GENEVA (Reuters) - The United Nations on Tuesday named a team of three human rights investigators who will look into allegations of torture and labor camps in North Korea that are believed to hold at least 200,000 people.
Pyongyang denies the existence of such camps and is not expected to cooperate with the investigation, having denounced it during a U.N. Human Rights Council debate, activists said.
But the one-year inquiry, launched by the Council on March 21, hopes to gather enough information from camp survivors and other exiles to document violations that it says may amount to crimes against humanity and build a case for future prosecution.
“There is sufficient evidence outside of North Korea about what is happening inside, so the government can’t keep a lid on it any more. That’s why this investigation is so needed,” said Julie de Rivero of Human Rights Watch.
Michael Donald Kirby, a former justice of Australia’s High Court, and Sonja Biserko, a founder of the Helsinki Committee for Human Rights in Serbia, are to join Indonesia’s Marzuki Darusman, its current special rapporteur on North Korea, on the team, to be backed by researchers, lawyers and forensic experts.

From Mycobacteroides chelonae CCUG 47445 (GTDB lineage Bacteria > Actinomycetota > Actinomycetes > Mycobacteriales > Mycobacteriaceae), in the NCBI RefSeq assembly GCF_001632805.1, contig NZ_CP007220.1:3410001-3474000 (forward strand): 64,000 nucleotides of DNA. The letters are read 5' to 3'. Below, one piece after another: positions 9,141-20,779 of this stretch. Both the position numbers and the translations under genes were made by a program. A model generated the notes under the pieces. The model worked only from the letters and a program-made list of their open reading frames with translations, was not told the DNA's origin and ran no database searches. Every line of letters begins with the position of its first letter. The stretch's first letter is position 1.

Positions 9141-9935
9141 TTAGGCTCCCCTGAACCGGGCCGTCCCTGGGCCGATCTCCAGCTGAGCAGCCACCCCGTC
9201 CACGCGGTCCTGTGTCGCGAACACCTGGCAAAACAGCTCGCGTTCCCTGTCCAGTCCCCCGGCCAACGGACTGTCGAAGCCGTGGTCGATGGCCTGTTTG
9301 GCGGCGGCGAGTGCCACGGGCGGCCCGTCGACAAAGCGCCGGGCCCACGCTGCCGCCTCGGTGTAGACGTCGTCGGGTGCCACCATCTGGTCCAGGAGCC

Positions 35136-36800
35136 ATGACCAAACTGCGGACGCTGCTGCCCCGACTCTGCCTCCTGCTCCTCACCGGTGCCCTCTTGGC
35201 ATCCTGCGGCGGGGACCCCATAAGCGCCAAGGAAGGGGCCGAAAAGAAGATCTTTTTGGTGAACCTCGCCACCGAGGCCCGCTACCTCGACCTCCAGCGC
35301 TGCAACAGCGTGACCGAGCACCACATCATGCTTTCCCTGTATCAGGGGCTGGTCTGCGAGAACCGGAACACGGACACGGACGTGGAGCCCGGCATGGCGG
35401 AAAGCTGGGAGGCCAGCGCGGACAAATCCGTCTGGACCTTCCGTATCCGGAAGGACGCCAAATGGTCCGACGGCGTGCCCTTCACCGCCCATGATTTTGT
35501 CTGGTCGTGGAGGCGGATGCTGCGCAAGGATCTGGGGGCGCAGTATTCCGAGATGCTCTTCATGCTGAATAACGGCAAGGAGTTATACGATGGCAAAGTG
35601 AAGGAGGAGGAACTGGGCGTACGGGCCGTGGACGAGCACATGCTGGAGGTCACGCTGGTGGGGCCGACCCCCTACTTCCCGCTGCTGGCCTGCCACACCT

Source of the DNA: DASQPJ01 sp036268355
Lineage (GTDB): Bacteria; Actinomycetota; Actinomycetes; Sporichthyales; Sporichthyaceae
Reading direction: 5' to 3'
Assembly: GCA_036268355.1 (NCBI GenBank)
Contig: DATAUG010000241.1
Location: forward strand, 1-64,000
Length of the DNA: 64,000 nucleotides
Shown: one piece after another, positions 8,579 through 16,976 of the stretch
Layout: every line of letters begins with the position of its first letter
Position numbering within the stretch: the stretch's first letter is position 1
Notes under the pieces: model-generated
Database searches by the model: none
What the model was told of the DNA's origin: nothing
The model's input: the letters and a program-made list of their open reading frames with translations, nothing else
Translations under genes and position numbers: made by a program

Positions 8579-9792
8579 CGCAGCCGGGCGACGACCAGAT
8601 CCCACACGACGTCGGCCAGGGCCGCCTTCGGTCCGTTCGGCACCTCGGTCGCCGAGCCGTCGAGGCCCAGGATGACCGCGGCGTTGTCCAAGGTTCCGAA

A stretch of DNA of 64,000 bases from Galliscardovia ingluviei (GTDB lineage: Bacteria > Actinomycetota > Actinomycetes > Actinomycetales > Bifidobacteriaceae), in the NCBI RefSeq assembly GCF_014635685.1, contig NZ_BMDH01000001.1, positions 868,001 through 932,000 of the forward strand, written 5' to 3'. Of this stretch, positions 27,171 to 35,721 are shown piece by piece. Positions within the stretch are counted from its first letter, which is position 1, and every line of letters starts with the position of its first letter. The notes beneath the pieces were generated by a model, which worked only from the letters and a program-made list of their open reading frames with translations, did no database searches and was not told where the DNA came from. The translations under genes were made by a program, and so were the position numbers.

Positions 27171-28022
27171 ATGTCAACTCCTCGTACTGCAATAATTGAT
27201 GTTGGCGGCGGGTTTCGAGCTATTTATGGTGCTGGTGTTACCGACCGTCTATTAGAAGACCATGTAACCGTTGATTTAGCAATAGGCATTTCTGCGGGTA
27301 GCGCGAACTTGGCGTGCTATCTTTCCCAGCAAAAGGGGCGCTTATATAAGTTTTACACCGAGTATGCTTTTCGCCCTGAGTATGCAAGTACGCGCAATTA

“Mr. Kirby will serve as chair of the three-person commission,” said a statement issued by the president of the Geneva forum, Poland’s ambassador Remigiusz Henczel, who held wide consultations with diplomats before naming the team.
The Council unanimously passed a resolution brought by the European Union and Japan, and backed by the United States, which set up the inquiry and condemned alleged North Korean torture, food deprivation and labor camps.
Activists hope the investigation, which is due to produce a preliminary report in September, will help expose decades of abuse by North Korea’s reclusive government.
U.N. human rights chief Navi Pillay called in January for the “long-overdue” investigation, saying that she regretted there had been no improvement since Kim Jong-un took power a year earlier, succeeding his late father. Her appeal came weeks after meeting two survivors of its labor camps.
De Rivero, referring to the selection of Kirby and Biserko, said: ”I think that together with the special rapporteur (Darusman) they will be able to do a thorough investigation of evidence of crimes against humanity in North Korea.
“The North Koreans have made it clear that they reject this inquiry so we don’t expect North Korea to be cooperating which is unfortunate,” she said.
In recent months, the international focus on North Korea has been mostly over its nuclear and ballistic missile programs.
North Korea has taken two Musudan missiles off launch-ready status and moved them from the country’s east coast, U.S. officials told Reuters on Monday, after weeks of concern that Pyongyang had been poised for a test-launch.
Reporting by Stephanie Nebehay; editing by Mike Collett-White